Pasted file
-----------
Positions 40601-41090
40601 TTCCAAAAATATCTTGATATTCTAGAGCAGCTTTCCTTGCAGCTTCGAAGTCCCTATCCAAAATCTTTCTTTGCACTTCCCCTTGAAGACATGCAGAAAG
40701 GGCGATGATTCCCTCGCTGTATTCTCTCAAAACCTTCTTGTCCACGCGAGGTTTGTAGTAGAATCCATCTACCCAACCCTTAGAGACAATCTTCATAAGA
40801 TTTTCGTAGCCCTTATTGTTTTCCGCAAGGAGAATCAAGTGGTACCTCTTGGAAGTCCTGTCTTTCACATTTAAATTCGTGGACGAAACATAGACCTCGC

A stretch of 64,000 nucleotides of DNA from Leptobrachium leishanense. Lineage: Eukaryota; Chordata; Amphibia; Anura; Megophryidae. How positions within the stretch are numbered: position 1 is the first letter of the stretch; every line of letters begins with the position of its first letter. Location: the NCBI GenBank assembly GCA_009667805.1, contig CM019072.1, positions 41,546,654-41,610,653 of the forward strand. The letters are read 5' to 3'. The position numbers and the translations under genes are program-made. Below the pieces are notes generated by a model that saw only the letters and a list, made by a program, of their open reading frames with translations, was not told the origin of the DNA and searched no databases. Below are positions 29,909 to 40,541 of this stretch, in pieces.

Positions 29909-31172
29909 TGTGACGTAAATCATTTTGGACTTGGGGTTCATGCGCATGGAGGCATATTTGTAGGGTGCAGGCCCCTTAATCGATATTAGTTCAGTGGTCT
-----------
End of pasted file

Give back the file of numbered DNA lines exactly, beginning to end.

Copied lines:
Positions 40601-41090
40601 TTCCAAAAATATCTTGATATTCTAGAGCAGCTTTCCTTGCAGCTTCGAAGTCCCTATCCAAAATCTTTCTTTGCACTTCCCCTTGAAGACATGCAGAAAG
40701 GGCGATGATTCCCTCGCTGTATTCTCTCAAAACCTTCTTGTCCACGCGAGGTTTGTAGTAGAATCCATCTACCCAACCCTTAGAGACAATCTTCATAAGA
40801 TTTTCGTAGCCCTTATTGTTTTCCGCAAGGAGAATCAAGTGGTACCTCTTGGAAGTCCTGTCTTTCACATTTAAATTCGTGGACGAAACATAGACCTCGC

A stretch of 64,000 nucleotides of DNA from Leptobrachium leishanense. Lineage: Eukaryota; Chordata; Amphibia; Anura; Megophryidae. How positions within the stretch are numbered: position 1 is the first letter of the stretch; every line of letters begins with the position of its first letter. Location: the NCBI GenBank assembly GCA_009667805.1, contig CM019072.1, positions 41,546,654-41,610,653 of the forward strand. The letters are read 5' to 3'. The position numbers and the translations under genes are program-made. Below the pieces are notes generated by a model that saw only the letters and a list, made by a program, of their open reading frames with translations, was not told the origin of the DNA and searched no databases. Below are positions 29,909 to 40,541 of this stretch, in pieces.

Positions 29909-31172
29909 TGTGACGTAAATCATTTTGGACTTGGGGTTCATGCGCATGGAGGCATATTTGTAGGGTGCAGGCCCCTTAATCGATATTAGTTCAGTGGTCT